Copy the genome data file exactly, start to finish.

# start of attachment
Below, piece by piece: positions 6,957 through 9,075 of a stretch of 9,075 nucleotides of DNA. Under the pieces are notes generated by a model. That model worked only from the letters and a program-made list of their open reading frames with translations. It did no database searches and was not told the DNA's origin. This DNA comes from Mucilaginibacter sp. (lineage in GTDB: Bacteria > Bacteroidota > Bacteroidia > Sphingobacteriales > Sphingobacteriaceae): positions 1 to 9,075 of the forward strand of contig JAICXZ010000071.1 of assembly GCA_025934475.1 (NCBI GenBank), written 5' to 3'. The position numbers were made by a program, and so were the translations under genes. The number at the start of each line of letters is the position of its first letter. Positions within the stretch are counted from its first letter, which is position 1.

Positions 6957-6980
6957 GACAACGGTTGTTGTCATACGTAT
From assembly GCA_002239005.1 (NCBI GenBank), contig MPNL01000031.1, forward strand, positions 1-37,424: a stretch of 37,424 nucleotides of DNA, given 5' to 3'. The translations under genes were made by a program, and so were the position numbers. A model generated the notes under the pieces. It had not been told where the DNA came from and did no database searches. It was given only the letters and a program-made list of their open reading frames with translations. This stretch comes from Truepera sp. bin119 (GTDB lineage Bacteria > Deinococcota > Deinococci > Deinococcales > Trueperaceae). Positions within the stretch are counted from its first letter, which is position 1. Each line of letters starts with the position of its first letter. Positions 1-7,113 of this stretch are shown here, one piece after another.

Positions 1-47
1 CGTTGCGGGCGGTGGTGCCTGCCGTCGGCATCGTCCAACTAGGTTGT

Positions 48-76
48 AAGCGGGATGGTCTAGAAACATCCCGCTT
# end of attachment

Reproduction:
Below, piece by piece: positions 6,957 through 9,075 of a stretch of 9,075 nucleotides of DNA. Under the pieces are notes generated by a model. That model worked only from the letters and a program-made list of their open reading frames with translations. It did no database searches and was not told the DNA's origin. This DNA comes from Mucilaginibacter sp. (lineage in GTDB: Bacteria > Bacteroidota > Bacteroidia > Sphingobacteriales > Sphingobacteriaceae): positions 1 to 9,075 of the forward strand of contig JAICXZ010000071.1 of assembly GCA_025934475.1 (NCBI GenBank), written 5' to 3'. The position numbers were made by a program, and so were the translations under genes. The number at the start of each line of letters is the position of its first letter. Positions within the stretch are counted from its first letter, which is position 1.

Positions 6957-6980
6957 GACAACGGTTGTTGTCATACGTAT
From assembly GCA_002239005.1 (NCBI GenBank), contig MPNL01000031.1, forward strand, positions 1-37,424: a stretch of 37,424 nucleotides of DNA, given 5' to 3'. The translations under genes were made by a program, and so were the position numbers. A model generated the notes under the pieces. It had not been told where the DNA came from and did no database searches. It was given only the letters and a program-made list of their open reading frames with translations. This stretch comes from Truepera sp. bin119 (GTDB lineage Bacteria > Deinococcota > Deinococci > Deinococcales > Trueperaceae). Positions within the stretch are counted from its first letter, which is position 1. Each line of letters starts with the position of its first letter. Positions 1-7,113 of this stretch are shown here, one piece after another.

Positions 1-47
1 CGTTGCGGGCGGTGGTGCCTGCCGTCGGCATCGTCCAACTAGGTTGT

Positions 48-76
48 AAGCGGGATGGTCTAGAAACATCCCGCTT